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# 3. Distributed dynamical systems

Probabilistic cellular automata provide useful toy models of a wide range of physical and biological systems. A cellular automaton consists of a collection of cells, each equipped with neighbors. Two important important examples are

###### Example 2 (Conway’s game of life).

The cellular automaton is a grid of deterministic cells with outputs $\{0,1\}$. A cell outputs 1 at time $t$ iff: (i) three of its neighbors outputted 1s at time $t-1$ or (ii) it and two neighbors outputted 1s at $t-1$. Remarkably, a sufficiently large game of life grid can implement any deterministic computation [3].

###### Example 3 (Hopfield networks).

These are probabilistic cellular automata [4, 1], again with outputs $\{0,1\}$. Cell $n_{k}$ fires with probability proportional to

$p(n_{{k,t}}=1|n_{{\bullet,t-1}})\propto\exp\left[\frac{1}{T}\sum_{{j% \rightarrow k}}\alpha_{{jk}}\cdot n_{{j,{t-1}}}\right].$ |

Temperature $T$ controls network stochasticity. Attractors $\{\xi^{1},\ldots,\xi^{N}\}$ are embedded into a network by setting the connectivity matrix as $\alpha_{{jk}}=\sum_{{\mu=1}}^{N}(2\xi_{j}^{\mu}-1)(2\xi_{k}^{\mu}-1)$.

It is useful to take a finer perspective on cellular automata by decomposing them into spacetime coordinates or occasions [2]. An occasion ${v}_{l}=n_{{i,t}}$ is a cell $n_{i}$ at a time point $t$. Two occasions are linked ${v}_{k}\rightarrow{v}_{l}$ if there is a connection from ${v}_{k}$’s cell to ${v}_{l}$’s (because they are neighbors or the same cell) and their time coordinates are $t-1$ and $t$ respectively for some $t$, so occasions form a directed graph. More generally:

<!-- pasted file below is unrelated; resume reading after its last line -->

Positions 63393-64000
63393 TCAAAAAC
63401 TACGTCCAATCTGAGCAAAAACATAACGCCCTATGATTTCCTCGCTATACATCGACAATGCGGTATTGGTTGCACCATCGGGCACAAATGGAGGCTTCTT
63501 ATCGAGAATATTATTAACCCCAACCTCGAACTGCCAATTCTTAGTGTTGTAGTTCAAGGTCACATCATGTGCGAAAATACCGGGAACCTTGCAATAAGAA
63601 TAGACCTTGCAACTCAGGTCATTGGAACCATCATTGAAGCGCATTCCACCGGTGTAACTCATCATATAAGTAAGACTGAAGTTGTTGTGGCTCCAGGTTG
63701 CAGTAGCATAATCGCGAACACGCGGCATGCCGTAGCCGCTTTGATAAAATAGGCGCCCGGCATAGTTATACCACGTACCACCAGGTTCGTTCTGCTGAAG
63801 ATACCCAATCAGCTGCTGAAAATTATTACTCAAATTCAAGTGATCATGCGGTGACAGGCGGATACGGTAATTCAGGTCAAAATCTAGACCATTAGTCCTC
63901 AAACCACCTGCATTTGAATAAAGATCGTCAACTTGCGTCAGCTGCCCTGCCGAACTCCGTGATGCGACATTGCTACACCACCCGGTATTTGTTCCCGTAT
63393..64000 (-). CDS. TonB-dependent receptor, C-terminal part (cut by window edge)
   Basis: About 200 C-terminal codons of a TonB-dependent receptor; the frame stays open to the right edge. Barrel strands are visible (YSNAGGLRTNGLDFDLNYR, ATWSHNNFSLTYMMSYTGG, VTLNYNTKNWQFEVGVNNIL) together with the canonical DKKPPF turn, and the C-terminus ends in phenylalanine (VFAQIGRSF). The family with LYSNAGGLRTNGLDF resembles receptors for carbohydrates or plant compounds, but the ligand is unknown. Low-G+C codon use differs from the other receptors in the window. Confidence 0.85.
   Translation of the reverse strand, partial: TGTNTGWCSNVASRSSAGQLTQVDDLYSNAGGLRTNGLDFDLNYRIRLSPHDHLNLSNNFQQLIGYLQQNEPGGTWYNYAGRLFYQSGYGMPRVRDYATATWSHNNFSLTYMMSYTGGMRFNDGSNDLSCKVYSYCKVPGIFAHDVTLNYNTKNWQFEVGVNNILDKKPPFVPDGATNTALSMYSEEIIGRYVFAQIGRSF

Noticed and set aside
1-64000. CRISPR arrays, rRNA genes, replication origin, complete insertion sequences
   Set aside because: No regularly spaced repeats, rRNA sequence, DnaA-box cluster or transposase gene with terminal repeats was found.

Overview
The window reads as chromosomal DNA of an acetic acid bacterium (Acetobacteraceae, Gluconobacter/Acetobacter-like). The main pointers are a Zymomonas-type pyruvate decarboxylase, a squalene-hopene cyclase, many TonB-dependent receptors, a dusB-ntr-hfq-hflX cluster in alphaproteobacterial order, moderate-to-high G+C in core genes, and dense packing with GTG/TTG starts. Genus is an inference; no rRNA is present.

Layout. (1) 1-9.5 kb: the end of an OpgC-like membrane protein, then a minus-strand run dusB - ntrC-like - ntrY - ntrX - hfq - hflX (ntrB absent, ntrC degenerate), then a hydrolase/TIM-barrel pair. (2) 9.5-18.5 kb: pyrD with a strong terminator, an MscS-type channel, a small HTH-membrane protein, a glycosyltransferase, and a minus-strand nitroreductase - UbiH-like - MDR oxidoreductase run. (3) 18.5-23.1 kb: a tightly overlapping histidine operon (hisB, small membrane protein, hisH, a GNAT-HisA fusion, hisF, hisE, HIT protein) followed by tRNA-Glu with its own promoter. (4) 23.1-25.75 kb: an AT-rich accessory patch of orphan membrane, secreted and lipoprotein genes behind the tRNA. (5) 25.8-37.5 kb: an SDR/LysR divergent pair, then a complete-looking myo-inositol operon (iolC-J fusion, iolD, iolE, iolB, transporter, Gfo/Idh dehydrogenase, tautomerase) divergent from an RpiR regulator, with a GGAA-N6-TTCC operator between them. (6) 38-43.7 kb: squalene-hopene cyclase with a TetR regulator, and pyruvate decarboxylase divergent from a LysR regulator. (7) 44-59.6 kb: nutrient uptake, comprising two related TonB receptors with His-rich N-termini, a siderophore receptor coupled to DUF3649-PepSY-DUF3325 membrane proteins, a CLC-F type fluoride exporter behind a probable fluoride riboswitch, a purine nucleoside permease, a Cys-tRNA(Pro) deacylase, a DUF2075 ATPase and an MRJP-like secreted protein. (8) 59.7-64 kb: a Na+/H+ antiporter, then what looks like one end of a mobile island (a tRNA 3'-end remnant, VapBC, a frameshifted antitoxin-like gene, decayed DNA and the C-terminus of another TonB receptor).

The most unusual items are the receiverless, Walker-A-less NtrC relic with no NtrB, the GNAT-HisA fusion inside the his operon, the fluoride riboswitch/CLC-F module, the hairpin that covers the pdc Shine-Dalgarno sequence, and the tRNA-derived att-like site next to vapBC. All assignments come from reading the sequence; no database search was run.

###### Definition 4.

A *distributed dynamical system* ${\mathbf{D}}$ consists of
the following data:

- ${\mathbf{D}}$1.
*Directed graph*. A graph $G_{{\mathbf{D}}}=(V_{{\mathbf{D}}},E_{{\mathbf{D}}})$ with a finite set of vertices or occasions $V_{{\mathbf{D}}}=\{{v}_{1}\ldots{v}_{n}\}$ and edges $E_{{\mathbf{D}}}\subset V_{{\mathbf{D}}}\times V_{{\mathbf{D}}}$. - ${\mathbf{D}}$1.
*Alphabets.*Each vertex ${v}_{l}\in V_{{\mathbf{D}}}$ has finite alphabet ${A}_{l}$ of outputs and finite alphabet ${S}_{l}:=\prod_{{k\in src(l)}}A_{k}$ of inputs, where $src(l)=\{{v}_{k}|{v}_{k}\rightarrow{v}_{l}\}$. - ${\mathbf{D}}$1.
*Mechanisms.*Each vertex ${v}_{l}$ is equipped with stochastic map ${\mathfrak{m}}_{l}:{\mathcal{V}}{S}_{l}\rightarrow{\mathcal{V}}{A}_{l}$.